If more plan sponsors offered automatic IRAs, those who make the lowest amount of money would benefit, according to a study by the Government Accountability Office.
Households without employer-sponsored defined contribution plans or individual retirement accounts had lower incomes and tax rates than households with those plans. They also are more likely to have limited additional resources to draw upon in retirement, the GAO found.
The average income for households without retirement plans was $32,000, compared to $75,000 for those who did have them.
The median marginal tax rate for households without DC plans or IRAs was 15 percent, compared to 25 percent for households with those savings vehicles. A defined benefit pension plan could provide a monthly benefit during retirement years for those without a DC plan or IRA; however, in 2010 only 15 percent of married households and 11 percent of single households without a DC plan or IRA had a DB plan.
GAO conducted its study because it was asked to review tax incentives for contributions to DC plans and automatic IRAs. The agency examined the earnings and tax rates of households that do not have DC plans or IRAs, the effects of the Saver’s Credit on retirement income, and the effects of automatic IRAs on retirement income, especially for low and middle-income workers.
Automatic IRAs are just one proposal in President Barack Obama’s fiscal year 2014 budget that would impact retirement savings in the United States.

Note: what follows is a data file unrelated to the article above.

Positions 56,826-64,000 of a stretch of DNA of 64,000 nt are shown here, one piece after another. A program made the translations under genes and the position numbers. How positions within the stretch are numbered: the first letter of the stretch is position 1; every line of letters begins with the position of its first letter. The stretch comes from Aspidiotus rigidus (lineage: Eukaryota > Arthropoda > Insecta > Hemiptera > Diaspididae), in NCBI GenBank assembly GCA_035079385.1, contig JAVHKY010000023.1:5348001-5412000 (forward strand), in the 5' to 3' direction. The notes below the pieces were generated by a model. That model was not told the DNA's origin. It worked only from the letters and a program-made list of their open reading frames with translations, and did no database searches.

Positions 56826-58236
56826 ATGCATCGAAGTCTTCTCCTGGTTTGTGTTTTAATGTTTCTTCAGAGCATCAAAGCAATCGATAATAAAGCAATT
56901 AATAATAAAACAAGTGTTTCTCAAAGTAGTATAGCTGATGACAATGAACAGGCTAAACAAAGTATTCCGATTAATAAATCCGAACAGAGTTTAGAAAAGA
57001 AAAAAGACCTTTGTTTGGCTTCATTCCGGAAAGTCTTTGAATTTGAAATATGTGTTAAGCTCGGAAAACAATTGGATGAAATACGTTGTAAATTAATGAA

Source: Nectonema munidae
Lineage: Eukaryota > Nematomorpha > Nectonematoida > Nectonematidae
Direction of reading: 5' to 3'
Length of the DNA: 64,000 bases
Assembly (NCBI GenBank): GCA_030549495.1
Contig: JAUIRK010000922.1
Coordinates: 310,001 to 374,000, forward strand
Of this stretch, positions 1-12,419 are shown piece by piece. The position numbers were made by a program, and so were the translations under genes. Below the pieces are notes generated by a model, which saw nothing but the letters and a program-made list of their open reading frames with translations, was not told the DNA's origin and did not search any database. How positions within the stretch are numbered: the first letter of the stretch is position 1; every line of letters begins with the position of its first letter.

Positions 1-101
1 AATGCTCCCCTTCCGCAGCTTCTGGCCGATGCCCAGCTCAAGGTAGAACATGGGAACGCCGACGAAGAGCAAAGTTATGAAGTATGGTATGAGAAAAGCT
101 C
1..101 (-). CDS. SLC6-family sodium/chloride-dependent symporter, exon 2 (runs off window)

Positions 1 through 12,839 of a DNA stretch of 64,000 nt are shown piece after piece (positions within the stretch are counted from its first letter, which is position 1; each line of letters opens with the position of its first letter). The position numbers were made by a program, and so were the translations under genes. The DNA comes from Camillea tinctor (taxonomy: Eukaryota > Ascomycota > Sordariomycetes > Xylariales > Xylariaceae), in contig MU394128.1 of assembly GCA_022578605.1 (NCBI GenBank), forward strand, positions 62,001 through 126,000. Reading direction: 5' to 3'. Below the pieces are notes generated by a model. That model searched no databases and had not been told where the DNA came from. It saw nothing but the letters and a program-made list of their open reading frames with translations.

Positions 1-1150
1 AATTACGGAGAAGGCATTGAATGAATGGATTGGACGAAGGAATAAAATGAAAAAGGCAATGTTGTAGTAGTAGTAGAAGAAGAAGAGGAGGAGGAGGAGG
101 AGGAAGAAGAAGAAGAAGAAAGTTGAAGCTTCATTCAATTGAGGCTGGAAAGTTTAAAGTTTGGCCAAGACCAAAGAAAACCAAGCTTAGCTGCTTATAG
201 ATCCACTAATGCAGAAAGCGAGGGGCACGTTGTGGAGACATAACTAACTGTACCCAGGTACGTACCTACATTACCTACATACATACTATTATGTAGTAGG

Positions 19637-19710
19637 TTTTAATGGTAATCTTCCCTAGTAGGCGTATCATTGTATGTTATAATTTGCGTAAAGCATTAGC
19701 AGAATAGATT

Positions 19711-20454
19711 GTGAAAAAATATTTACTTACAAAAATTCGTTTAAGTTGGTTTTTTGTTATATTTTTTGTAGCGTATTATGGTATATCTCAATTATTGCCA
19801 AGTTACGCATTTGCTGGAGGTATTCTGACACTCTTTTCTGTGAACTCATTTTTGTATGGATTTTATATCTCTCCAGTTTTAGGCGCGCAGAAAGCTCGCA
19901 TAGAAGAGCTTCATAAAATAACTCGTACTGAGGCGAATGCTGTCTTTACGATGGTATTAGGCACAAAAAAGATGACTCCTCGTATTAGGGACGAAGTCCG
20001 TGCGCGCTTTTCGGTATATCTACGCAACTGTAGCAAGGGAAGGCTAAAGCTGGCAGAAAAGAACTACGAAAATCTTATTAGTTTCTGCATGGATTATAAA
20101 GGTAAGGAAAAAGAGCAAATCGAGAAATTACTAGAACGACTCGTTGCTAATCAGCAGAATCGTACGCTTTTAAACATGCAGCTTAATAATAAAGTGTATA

The existing Saver's Credit tax incentive could result in small increases in a household's retirement annuity -- that is, the household's annual retirement income received from DC or DB plans. GAO estimates that, on account of this credit, the median annuity increase for households in the lowest earnings quartile ($929-$34,377) would be $155.
If, however, the Saver's Credit was refundable — it could generate a tax refund in excess of tax paid — it could result in larger increases in households' annuities across all earnings levels, and the median increase for households in the lowest earnings quartile would be $876 per year.
Implementing automatic IRAs, unless waived by participants, could expand retirement coverage and modestly increase retirement annuities for households at all earnings levels. Specifically, seven percent of all households could receive retirement annuities from automatic IRAs even though these households had no DB or DC plans, according to GAO's projections. Workers with DB or DC plans could also benefit from automatic IRAs at certain points in their lifetime if their jobs don't offer such plans.
Low-income workers could see a sizable increase in their annuities under automatic IRAs and the existing Saver's Credit — the projected median dollar increase for these households' annual retirement annuity would be $479.